"You have to do different things with both hands at the same time!"

I was 10 years old at my first piano lesson, and only because my brother had insisted on receiving piano lessons, like his best friend, for months. My mum thought, if anything, then let's have both children go. But I didn't want to.

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Your student can't concentrate his way out of a paper bag? Or you're in an afternoon slump? Or you want to try something different with your students, get a second wind?

In that case, I recommend free improvisation.

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Your student comes into the lesson, and while he's unpacking his instrument he beams: "I practiced so much this week" "wonderful - let's hear!"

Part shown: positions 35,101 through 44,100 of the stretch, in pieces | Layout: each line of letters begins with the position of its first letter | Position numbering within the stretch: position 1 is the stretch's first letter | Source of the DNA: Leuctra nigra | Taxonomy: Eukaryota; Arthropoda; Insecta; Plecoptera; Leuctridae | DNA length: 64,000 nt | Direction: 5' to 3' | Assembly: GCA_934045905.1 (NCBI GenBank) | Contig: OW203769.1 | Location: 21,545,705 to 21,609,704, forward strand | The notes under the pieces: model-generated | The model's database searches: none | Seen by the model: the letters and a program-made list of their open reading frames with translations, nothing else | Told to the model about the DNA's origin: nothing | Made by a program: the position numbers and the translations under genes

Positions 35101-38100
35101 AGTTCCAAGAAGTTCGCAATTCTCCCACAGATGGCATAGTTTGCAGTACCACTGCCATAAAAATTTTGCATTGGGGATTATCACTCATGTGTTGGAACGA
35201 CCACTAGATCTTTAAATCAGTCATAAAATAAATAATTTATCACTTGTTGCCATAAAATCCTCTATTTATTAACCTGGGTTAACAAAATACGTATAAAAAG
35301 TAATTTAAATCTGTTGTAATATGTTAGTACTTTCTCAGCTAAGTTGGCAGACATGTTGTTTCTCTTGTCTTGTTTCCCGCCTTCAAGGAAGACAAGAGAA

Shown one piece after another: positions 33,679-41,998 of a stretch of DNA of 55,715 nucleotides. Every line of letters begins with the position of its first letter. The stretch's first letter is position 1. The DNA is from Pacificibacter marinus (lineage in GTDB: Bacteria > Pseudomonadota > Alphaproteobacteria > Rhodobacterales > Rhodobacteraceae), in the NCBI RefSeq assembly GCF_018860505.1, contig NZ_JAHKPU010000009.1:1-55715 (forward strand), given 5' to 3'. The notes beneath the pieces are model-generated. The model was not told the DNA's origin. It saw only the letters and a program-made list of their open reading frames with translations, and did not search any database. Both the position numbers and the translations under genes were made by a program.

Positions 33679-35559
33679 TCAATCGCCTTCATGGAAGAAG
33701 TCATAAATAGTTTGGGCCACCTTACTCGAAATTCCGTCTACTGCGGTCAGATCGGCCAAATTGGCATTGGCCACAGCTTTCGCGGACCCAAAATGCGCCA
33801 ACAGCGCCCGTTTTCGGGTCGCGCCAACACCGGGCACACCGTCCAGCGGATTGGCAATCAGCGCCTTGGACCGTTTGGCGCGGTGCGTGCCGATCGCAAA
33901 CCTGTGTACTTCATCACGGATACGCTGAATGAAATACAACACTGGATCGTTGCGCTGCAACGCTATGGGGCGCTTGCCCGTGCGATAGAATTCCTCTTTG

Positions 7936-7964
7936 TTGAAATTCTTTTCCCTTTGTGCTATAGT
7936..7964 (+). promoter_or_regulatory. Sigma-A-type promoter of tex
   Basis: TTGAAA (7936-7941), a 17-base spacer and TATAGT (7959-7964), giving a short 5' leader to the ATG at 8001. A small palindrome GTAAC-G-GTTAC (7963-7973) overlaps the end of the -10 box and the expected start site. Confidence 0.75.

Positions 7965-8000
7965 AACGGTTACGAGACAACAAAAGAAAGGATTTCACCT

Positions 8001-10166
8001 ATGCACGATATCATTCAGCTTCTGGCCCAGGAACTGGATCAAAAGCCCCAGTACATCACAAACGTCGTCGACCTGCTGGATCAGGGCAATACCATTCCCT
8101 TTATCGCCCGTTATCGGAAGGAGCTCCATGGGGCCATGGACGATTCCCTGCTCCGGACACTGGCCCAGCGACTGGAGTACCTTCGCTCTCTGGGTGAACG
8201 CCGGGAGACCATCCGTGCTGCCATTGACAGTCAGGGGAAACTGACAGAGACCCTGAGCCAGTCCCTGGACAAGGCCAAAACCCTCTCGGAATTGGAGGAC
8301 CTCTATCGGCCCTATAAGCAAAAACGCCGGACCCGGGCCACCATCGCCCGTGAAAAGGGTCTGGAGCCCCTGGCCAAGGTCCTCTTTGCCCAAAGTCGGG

He plays his piece and stumbles, starting over a couple of times. Somehow, it doesn't seem to work. Until he finally gives up, saying "oh but I really cou...

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What do we ever learn during our musical studies? Case study with a double bass player.

Some years ago, while I was still in Resonance teacher's training, I once gave a double bass lesson. The musician was a student just before finishing his degree, and he was interested in trying out Resonance Training. His name was Alexander.

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"We believe he's very musical", his mum tells me on the phone. "He's always been drawn to music. We're looking for a kind teacher, so he can enjoy the piano, not become a professional."

She tells me about her 9-year-old son Tim and his previous experiences at the piano, which include about two years of lessons with a teacher whom she describes as "strict". Tim ended up crying at every lesson. After some time, he stopped going to piano, about one and a half years ago.

I make the math in my head. That must mean he started playing when he was 5 or 6 years old.

We arrange a trial lesson, and a few days later there they are, on my doorstep.

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